Bradley Cooper's "A Star Is Born" Is Middle-Of-The-Road Melodrama
Musically “A Star Is Born” feels like the final stage of the “Bad Romance” singer’s meticulous metamorphosis from dance music icon to roots rock crooner, a transformation set into motion when her fantastically underrated 2013 album “ARTPOP” flopped. The years since have seen the bandwagon gradually fill back up, spearheaded by a Super Bowl halftime show and a middling soft rock album (“Joanne”).
But Gaga the pop dynamo always wore her singer-songwriter influences on her sleeve. Having never really abandoned her dive bar roots, there was no need to go back to them. It follows that “A Star Is Born,” like “Joanne,” is flaky, flavorless, and hopelessly performative; a token modernization of a story that didn’t require it.
Consider for a moment the towering Springsteen-isms that flecked Gaga’s excellent 2011 LP “Born This Way.” (The late Clarence Clemons of E Street Band fame even recorded a pair of sax solos for the album shortly before his death.) Now jump forward seven years to “Shallow,” the musical centerpiece of “A Star Is Born.” The acoustic guitar-based ballad (its chorus in particular) comes off like a duet Bruce Springsteen and Patti Smith never recorded. Wonderful! But its placement is a precursor to the film’s bizarre, disingenuous anti-pop music leanings (Ally soon becomes an archetype of a robotic pop star with a farcically heinous manager) and a deep disinterest in the psychology of Jack and Ally.
It doesn’t help that Gaga and her co-star have questionable chemistry.
As Jack and Ally’s romance flashes by in moments, in snapshots sometimes devoid of context, it becomes increasingly difficult to fill in the blanks. Jack’s relationship with his much older brother Bobby (Sam Elliott), whose gravelly drawl he’s borrowed and made his own, goes the same way. Their verbal jousting is enjoyable (When is Sam Elliott’s voice not a treat?) but Cooper and his co-writers impart little else of the brothers’ relationship, with Elliott floating in and out of the story until called upon for an emotional catharsis that feels more obligatory than earned.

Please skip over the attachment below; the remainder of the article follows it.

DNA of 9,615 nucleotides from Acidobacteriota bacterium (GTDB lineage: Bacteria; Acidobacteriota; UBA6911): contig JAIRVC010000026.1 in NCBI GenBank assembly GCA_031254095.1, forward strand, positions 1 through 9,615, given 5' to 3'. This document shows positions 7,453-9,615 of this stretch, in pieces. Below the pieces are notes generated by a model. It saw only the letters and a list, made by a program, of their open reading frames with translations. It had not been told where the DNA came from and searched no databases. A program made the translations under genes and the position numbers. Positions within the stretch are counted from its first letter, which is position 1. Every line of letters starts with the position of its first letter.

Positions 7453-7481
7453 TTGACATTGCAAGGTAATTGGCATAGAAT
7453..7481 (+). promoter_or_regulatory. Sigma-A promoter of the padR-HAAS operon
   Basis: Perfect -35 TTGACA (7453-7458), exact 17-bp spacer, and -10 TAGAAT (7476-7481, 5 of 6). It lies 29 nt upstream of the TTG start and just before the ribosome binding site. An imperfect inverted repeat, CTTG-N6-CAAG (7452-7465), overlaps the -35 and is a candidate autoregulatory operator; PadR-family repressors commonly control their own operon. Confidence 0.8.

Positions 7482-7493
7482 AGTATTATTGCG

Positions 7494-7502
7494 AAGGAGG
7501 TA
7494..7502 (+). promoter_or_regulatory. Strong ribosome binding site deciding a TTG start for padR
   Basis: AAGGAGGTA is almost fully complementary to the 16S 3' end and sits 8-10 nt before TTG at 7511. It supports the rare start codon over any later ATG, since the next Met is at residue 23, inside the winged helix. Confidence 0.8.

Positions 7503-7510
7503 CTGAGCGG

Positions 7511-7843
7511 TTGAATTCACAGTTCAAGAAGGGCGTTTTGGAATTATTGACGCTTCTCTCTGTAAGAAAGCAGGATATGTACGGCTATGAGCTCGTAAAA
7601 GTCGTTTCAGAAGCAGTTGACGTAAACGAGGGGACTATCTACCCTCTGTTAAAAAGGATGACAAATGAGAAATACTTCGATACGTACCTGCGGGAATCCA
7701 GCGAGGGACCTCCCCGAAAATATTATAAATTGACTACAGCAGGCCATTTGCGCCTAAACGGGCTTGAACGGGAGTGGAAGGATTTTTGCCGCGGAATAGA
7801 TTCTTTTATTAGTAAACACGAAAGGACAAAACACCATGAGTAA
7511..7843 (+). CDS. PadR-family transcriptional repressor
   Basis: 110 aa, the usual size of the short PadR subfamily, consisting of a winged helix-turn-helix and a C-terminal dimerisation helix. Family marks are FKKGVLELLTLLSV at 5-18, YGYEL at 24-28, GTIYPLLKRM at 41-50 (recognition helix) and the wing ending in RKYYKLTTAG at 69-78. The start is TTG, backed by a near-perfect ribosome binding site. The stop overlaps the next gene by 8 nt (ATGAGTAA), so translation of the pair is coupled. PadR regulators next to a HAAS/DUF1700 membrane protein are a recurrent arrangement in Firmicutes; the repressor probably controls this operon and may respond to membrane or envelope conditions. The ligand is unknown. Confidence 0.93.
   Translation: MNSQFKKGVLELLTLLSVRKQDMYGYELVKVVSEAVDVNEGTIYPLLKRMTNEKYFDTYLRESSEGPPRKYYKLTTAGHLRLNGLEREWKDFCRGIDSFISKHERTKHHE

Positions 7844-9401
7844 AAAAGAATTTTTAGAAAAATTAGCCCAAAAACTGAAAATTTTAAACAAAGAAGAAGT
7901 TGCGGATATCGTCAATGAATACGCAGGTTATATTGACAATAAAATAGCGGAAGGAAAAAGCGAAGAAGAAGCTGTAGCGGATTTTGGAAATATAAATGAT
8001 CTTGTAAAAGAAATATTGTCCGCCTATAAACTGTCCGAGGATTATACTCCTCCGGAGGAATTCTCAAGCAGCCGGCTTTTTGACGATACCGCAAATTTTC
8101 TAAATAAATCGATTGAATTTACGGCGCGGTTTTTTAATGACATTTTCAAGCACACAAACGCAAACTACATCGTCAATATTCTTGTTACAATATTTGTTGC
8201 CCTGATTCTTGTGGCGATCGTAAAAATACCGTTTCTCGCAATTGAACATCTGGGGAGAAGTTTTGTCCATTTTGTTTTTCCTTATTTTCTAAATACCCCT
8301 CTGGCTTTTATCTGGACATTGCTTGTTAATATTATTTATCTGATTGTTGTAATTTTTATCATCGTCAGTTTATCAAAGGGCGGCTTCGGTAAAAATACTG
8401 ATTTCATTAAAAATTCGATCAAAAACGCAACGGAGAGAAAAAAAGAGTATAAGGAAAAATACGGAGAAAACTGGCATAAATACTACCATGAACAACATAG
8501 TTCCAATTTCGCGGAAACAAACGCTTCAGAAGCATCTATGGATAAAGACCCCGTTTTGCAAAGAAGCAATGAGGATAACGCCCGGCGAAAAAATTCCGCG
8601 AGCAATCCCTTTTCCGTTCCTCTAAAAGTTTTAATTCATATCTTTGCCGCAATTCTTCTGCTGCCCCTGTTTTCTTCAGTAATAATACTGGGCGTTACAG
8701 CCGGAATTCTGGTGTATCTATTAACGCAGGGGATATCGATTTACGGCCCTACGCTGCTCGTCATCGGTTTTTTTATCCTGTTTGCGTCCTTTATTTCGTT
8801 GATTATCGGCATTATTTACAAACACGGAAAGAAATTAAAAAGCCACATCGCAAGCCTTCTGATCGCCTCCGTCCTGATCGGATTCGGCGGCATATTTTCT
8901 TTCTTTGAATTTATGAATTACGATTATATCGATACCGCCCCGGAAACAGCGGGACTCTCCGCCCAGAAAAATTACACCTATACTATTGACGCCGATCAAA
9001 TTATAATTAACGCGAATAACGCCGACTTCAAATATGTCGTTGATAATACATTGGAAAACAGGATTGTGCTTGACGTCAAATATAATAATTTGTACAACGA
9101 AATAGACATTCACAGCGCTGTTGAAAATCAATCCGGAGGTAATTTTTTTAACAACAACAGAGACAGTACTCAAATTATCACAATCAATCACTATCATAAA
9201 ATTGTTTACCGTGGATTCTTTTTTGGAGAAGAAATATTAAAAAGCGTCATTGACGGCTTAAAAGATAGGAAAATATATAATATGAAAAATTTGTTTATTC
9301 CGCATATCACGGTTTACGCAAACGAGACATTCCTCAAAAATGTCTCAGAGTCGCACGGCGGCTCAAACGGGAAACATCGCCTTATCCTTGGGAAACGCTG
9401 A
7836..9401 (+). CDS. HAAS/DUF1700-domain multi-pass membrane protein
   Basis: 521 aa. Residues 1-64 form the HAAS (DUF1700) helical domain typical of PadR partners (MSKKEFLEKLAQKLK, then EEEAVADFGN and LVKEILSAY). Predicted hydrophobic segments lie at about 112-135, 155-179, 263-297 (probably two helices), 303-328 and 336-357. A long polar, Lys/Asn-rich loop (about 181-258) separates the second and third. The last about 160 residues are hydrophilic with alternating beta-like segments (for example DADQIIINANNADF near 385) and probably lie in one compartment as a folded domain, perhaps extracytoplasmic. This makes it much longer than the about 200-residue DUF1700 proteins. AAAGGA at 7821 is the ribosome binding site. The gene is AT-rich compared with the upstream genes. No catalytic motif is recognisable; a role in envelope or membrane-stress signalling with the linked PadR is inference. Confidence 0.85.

Ally never quite comes off as a real human being either; par for the course in a lusty melodrama, but a dealbreaker in a movie that wants so badly to be earthy and raw and rock and roll. (Gaga, a relatively inexperienced actor, is passable but not impressive.)
The songs fare similarly. While not especially memorable, they sure are big, going a long way in explaining the movie’s early critical and financial success. The picture’s broadness (including its laughably vague treatment of addiction and depression) is perfectly situated for movie-of-the-moment status, the kind of pop culture event that people choose to obsess over, merit notwithstanding.
It’s tough to gauge if this was Cooper’s aim. If he was going for middlebrow musical melodrama in the vein of “The Rose” and “The Bodyguard,” bullseye. If not, he’s come up with a pretty bad impression of a prestige drama – a lazy fly ball that some will inevitably mistake for a home run. Its pleasures are firmly in its fleeting moments of musical discovery, when its leads cut through their lack of natural chemistry to find glimmers truth on the neck of a guitar; on the keys of a piano. Step back from those moments though, and “A Star Is Born” is shallow indeed.
Rating: ★★ 1/2 out of ★★★★★ (Mediocre)
Release Date: October 5, 2018
Studio: Warner Bros. Pictures
Director: Bradley Cooper
Screenwriters: Eric Roth, Bradley Cooper, Will Fetters
Starring: Bradley Cooper, Lady Gaga, Sam Elliott, Andrew Dice Clay, Dave Chappelle
MPAA Rating: R (for language throughout, some sexuality/nudity and substance abuse)